This is a favorite hymn of the LDS Church, and I grew up singing it at the top of my not inconsiderable lungs through most of my childhood (and beyond). With my little girls, it's become a favorite song for our evening prayer time. Until just before Christmas, it was easily one of the most requested songs every night. It's a beautiful hymn with a wonderful message, and I heartily recommend it to anyone who wishes to bring a sense of peace into their homes.
Except for the curse.
There is a wonderful legend in the classical music world. This version uses Mendelssohn, but I've also heard versions with Beethoven and Liszt (credit SermonWarehouse):
The great composer, Felix Mendelssohn, had a bad habit of being late for appointments. One reason for this is that he liked to sleep late. Consequently, there were times when his students came to his home for a morning lesson and Mendelssohn would still be in bed. On one occasion, a student grew tired of waiting and figured out a way to get the master downstairs in a hurry. He went to the piano and struck an unresolved chord. He knew that if there was anything that could bring that man to attention it was an unresolved chord. The story ends, of course, with Mendelssohn springing out of his bed and rushing down to the piano to resolve the chord for the student.
I use this story to illustrate how music - any music - badly or incompletely performed can be painful to a discerning ear. My mother understood this principle all too well in my childhood, and used it to great advantage.
As with most families, we siblings squabbled a great deal. From the absolute petty to the major issues, we bickered. With four, and, later, five youngsters possessed of tremendous lung capacity, Mom was constantly looking for creative ways to get our collective attention. It wasn't easy. Then one day - I can remember neither the conflict nor the participants - our young ears were assaulted with a ghastly noise. Mom, singing as off-key and as loudly as she could muster, pelted the house with a sound that can only be compared to a recital given by drunken Shriners.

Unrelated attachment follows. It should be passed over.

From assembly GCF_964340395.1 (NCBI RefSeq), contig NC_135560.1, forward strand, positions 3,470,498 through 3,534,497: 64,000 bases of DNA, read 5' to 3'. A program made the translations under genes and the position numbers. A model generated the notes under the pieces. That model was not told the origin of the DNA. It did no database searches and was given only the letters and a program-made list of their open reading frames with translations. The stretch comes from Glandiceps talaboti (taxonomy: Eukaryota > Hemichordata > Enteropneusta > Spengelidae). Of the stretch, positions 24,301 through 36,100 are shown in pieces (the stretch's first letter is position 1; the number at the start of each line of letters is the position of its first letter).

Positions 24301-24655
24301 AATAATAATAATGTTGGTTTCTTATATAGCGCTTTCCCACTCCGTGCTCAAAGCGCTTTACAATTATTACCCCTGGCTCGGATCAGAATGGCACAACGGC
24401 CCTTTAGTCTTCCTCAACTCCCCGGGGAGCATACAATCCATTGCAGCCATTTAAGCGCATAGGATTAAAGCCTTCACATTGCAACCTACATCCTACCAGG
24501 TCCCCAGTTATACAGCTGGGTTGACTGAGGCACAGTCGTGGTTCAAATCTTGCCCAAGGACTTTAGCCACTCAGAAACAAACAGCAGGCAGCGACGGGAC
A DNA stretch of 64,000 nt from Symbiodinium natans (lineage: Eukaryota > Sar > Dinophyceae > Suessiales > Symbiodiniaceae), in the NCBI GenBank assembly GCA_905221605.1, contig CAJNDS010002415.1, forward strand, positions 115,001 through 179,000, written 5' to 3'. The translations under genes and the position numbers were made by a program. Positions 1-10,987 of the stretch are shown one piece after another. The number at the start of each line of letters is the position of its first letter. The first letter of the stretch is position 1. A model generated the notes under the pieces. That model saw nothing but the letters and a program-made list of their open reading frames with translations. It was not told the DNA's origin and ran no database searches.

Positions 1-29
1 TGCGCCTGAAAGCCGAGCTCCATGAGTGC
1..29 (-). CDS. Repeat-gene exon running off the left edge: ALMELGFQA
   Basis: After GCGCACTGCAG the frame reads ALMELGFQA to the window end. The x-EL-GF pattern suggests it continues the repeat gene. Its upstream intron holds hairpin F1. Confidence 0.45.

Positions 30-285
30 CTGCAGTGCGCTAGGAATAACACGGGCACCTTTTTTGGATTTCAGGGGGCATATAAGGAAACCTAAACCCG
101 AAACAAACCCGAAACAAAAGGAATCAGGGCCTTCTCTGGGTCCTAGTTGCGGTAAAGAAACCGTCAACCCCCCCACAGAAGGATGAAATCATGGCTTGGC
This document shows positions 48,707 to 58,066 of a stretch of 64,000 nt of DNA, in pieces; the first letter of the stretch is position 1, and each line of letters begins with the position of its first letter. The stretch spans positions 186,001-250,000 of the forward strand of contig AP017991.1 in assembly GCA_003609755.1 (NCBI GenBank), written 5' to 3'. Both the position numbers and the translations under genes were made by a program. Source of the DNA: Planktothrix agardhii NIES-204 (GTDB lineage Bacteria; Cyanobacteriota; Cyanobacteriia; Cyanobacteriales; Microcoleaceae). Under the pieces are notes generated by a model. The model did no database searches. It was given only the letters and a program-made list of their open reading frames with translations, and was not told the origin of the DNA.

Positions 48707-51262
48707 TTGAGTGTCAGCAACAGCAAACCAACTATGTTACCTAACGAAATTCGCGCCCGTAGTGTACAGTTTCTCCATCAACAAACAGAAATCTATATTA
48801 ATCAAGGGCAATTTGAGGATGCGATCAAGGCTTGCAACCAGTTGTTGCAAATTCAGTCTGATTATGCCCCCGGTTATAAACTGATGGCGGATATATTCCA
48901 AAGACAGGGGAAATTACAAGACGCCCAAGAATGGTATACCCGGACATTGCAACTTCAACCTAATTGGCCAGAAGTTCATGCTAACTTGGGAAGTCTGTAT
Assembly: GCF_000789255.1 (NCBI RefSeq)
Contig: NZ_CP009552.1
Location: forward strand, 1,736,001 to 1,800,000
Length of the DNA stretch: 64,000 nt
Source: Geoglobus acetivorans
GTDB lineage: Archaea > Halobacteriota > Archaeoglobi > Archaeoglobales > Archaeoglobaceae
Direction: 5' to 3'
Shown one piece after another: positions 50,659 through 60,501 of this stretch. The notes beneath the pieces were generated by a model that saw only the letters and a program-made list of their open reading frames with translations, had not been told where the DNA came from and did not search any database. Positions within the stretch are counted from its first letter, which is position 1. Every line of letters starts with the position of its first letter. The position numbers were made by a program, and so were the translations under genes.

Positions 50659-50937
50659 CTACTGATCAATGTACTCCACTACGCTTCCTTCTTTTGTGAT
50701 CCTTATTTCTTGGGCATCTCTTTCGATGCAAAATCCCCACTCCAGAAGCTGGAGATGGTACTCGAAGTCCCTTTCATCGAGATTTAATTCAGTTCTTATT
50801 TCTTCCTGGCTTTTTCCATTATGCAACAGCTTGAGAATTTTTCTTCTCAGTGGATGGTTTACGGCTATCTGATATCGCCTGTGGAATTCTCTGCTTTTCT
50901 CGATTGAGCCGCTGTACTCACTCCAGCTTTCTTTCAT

The song? "Love at Home," of course. "LOOOOOOOOVE AAAAAAAAAAAT HOOOOOOOOOOOME!" repeated as many times as necessary to stun us into submission. It generally worked. No matter what the conflict, the presence of a common enemy helped us to cease arguing, clap our hands over our ears and plead with our sainted mother for our auditory lives.
The curse, of course, is that I now do this to my own children. My lungs happen to be even better than Mom's, and I can get considerably more volume than she did. Furthermore, my sweet girls have a Mommy who has trained their ears to listen to things with the volume down, so that when Daddy is in full voice, he often hears, "Daddy! Could you sing quieter?" (We're still working on "more quietly" versus "quieter," but why split hairs for this story?)
Lately, with the girls at 7 and 5, the bickering has increased a bit. Normally my girls play very sweetly together, as long as the older one is getting her way. Occasionally, however, as 5 year olds are wont to do, the younger one decides she wants to do something else for awhile, and the bickering begins. Daddy then draws a nice, well-supported breath, and bellows, "LOOOOOOOOVE AAAAAAAAAAAT HOOOOOOOOOOOME!" I generally only have to sing that phrase twice, before the girls are giggling helplessly on the floor with hands over ears, pleading:
"Do that again, Daddy! Pleeeeeeze?"
Some day I'll write about curses that backfire.
UPDATE: Cameron relives the curse. As he points out, "at least Mom never had to resort to whuppin' us upside da head."
Not that we didn't deserve it...